Attractions and public entertainments in the Ruhr area at the turn of the century – A salon conversation with historical images
BETTY SCHIEL IN CONVERSATION WITH LISA KOSOK
The industrialisation of the Ruhr area was specific. It not only formed a process of urbanisation, characterised today by the term »territory of large villages« and which saw, in the area surrounding large-scale industrial
plants, the development of particular forms of housing arrangements, lifestyles and neighbourhood relations, with the pub occupying a prominent position in this constellation. But the city centres also had their own unique characteristics. As a rule, entertainment districts or streets were built close to railway stations, which met the leisure-time requirements of a young, mobile, mostly male population. They were places of observation, control, commerce, censorship, but also social contact zones, performative places of expenditure and excessive celebration as well as of direct relief from the burdens of harsh everyday reality.
Variety performances, circus shows, vending machine restaurants, cinemas and amusement parks offered insights into exotic and unfamiliar worlds: decorations, model worlds, dolls and masquerades everywhere. For special occasions, such as the Kaiser’s visit for the inauguration of Dortmund harbour, entire building façades were lavishly decorated with scenery. This illustrated conversation reflects upon the extent to which the amusement facilities represented an area of experimentation for urban lifestyles and also offered women a certain freedom. Käthchen Paulus’ daring flight show with a bicycle balloon, a ladies’ musical ensemble or Fritzi Massary’s vocal performance as a little charcoal girl recorded as a sound image are examples of the spectacular performances of the time. Historical billboards, postcards, photos and advertisements as well as two short films from the pioneering days of cinema provide amusing visual material.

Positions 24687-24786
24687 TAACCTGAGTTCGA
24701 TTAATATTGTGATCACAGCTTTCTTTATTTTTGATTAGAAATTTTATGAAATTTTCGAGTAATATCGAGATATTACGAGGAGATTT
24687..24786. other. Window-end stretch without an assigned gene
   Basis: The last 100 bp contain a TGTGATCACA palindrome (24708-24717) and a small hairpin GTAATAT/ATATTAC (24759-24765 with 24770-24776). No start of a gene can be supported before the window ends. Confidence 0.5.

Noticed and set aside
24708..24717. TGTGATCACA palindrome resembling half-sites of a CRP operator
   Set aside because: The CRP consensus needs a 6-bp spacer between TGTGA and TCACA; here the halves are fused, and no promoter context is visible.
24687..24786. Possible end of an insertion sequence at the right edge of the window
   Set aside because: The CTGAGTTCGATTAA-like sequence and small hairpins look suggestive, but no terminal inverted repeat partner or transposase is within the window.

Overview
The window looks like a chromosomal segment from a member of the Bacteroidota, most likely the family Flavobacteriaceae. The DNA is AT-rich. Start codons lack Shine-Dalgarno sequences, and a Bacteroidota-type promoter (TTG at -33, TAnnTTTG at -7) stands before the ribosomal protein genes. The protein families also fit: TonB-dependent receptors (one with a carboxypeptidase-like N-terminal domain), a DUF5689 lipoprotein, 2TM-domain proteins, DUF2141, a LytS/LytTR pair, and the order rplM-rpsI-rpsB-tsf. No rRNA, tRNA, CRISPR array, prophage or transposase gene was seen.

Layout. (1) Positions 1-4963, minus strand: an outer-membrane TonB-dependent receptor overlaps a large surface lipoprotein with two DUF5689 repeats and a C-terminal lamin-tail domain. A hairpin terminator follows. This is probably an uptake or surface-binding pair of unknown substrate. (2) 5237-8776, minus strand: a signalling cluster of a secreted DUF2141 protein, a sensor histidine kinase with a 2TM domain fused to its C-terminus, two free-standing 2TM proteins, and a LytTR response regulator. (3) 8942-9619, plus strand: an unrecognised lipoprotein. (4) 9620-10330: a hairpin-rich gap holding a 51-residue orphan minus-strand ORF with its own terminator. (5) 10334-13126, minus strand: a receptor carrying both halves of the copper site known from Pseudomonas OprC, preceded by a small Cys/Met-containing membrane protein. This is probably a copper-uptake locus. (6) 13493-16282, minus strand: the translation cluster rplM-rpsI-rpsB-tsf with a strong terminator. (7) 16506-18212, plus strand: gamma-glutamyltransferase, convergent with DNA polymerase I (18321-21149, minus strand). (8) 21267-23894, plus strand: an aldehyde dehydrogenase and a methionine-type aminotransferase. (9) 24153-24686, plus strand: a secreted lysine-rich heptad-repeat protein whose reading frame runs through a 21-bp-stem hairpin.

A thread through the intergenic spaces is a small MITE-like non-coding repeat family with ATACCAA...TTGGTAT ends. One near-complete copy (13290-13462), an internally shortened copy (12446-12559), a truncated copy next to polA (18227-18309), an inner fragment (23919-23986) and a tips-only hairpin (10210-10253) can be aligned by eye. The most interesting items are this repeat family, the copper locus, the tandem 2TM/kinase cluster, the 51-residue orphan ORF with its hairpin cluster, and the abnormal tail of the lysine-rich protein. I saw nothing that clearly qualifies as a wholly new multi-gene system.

Who were the protagonists on the entertainment scene? What roles did women play? Who and what was subject to regulation and monitoring? What was the idea behind the masquerade? Was there any emancipative potential? Betty Schiel and Lisa Kosok try to explore possibilities and boundaries in the field of pleasure.
Lisa Kosok is a historian and a scientific museum director. After studying and performing research at Ruhr University Bochum, she moved to the Ruhr Museum Essen as a curator. She has lived in Hamburg since 1993, and has held directorships at the Museum of Work, Hamburg Museum and the European Hansemuseum in Lübeck. In 2016 Kosok became professor for cultural heritage and museology at the HafenCity University Hamburg. She is currently developing a teaching and research collection and is leading an EU research project on entertainment districts in European port cities.